Double-edged compliment alert: this entry-level Z4 doesn't feel like a small-engined sports car.
Which means, on the upside, it doesn't feel small-engined. Though the 2.0-litre turbo four makes less power than the 23i straight-six it replaces (181bhp plays 204), it's nearly as quick to 62mph, with improved economy and emissions.
Unlike many old attempts to replace cubic inches with forced induction, the Z4 doesn't have a ricepaper-thin powerband. With BMW's twin-scroll turbocharging, it spools up smoothly, revving with nearly the freedom of a naturally aspirated petrol.
But, on the downside, this Z4 doesn't feel like a sports car. Even with this lightweight lump up front, this still isn't the most agile roadster around: if you want a bit more, er, phwoar from your Z4, hold out for the sDrive28i, which, for £3k more, gets a boosted version of the same engine, hiking power to 242bhp and dropping the 0-62mph time by just over a second while managing identical emissions and economy.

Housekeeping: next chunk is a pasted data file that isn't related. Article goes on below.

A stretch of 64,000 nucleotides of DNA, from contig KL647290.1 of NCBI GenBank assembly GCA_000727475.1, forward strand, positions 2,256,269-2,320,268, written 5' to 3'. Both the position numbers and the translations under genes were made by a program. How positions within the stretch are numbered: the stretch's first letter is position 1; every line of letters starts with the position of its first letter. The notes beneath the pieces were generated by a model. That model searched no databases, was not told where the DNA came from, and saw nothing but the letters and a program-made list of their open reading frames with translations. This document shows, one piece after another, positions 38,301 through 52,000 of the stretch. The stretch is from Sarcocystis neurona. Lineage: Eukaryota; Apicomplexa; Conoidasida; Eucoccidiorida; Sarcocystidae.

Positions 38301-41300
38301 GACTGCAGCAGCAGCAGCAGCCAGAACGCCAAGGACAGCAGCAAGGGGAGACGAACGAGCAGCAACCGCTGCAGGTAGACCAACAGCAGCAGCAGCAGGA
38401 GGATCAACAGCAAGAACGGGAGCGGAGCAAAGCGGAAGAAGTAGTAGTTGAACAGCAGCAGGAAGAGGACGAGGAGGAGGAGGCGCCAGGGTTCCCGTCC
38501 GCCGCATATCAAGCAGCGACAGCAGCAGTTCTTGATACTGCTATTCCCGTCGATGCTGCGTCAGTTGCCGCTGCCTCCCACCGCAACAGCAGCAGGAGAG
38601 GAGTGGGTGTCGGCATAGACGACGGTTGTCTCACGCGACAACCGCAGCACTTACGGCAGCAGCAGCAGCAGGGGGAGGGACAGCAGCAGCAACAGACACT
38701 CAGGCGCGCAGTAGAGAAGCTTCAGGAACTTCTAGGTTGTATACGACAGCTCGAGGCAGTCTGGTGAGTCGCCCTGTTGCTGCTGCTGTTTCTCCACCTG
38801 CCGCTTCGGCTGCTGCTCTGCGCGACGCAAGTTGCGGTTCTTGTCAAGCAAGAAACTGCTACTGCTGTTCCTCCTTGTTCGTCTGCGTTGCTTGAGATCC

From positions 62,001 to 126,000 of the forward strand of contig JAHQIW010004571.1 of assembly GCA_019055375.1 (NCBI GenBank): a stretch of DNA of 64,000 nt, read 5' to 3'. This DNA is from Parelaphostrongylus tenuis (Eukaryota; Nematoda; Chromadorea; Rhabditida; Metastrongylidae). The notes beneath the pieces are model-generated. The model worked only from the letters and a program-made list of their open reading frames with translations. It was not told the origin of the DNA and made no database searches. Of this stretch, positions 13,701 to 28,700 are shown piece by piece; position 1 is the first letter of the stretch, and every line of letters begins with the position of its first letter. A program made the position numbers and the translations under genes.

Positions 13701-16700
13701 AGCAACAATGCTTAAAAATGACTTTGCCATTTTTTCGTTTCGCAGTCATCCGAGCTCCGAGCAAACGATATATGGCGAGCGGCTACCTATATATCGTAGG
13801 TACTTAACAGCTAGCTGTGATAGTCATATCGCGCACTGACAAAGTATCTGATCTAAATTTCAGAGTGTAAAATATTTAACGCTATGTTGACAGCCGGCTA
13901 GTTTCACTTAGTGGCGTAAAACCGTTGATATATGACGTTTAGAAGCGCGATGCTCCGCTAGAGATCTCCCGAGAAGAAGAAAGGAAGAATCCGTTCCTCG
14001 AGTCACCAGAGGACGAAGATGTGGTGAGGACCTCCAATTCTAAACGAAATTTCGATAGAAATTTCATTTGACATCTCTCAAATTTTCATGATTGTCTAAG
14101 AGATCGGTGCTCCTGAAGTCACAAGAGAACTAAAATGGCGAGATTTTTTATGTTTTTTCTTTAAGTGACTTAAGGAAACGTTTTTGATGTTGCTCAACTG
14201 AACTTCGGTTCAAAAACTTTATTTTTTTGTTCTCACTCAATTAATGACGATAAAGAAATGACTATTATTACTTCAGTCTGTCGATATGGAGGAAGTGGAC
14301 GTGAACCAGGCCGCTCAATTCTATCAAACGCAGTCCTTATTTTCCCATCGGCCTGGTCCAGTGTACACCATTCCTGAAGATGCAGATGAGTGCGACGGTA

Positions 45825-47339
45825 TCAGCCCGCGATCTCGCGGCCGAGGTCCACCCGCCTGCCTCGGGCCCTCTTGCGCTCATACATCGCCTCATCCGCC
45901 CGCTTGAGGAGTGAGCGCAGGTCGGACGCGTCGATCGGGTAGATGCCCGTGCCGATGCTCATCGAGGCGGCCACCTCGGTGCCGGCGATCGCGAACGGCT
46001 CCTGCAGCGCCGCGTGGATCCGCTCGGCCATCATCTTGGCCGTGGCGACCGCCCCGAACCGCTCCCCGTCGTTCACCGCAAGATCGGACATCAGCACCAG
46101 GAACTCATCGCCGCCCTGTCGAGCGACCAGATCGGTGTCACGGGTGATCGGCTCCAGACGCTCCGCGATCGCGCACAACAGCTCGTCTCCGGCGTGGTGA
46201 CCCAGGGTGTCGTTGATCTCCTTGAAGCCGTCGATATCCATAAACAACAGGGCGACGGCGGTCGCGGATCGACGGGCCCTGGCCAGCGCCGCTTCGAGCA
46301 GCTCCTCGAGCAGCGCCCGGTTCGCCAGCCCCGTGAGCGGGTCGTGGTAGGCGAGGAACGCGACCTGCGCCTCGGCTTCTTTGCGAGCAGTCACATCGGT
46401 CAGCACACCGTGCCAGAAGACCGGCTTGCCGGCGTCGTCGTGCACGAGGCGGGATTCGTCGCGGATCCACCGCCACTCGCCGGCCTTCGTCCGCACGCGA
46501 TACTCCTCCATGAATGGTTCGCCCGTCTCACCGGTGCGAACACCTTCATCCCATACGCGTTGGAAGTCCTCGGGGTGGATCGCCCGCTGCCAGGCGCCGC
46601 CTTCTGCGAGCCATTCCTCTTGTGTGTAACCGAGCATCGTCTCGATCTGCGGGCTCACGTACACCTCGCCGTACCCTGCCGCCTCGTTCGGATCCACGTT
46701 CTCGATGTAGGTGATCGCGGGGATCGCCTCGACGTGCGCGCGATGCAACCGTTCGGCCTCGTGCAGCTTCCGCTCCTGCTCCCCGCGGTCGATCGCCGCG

But should you choose to save your cash and opt for this Z4, you won't be disappointed: the 20i is beautifully finished and grown-up. Yep, that's another one of those double-edged fellas.
1997cc, 181bhp, 199lb ft, 41.5mpg, 159g/km CO2, 0-62mph in 6.9 secs, 146mph, 1470kg
Cheapest Z4 on sale is no poor relation to the bigger hitters, but isn't an out-and-out sports car.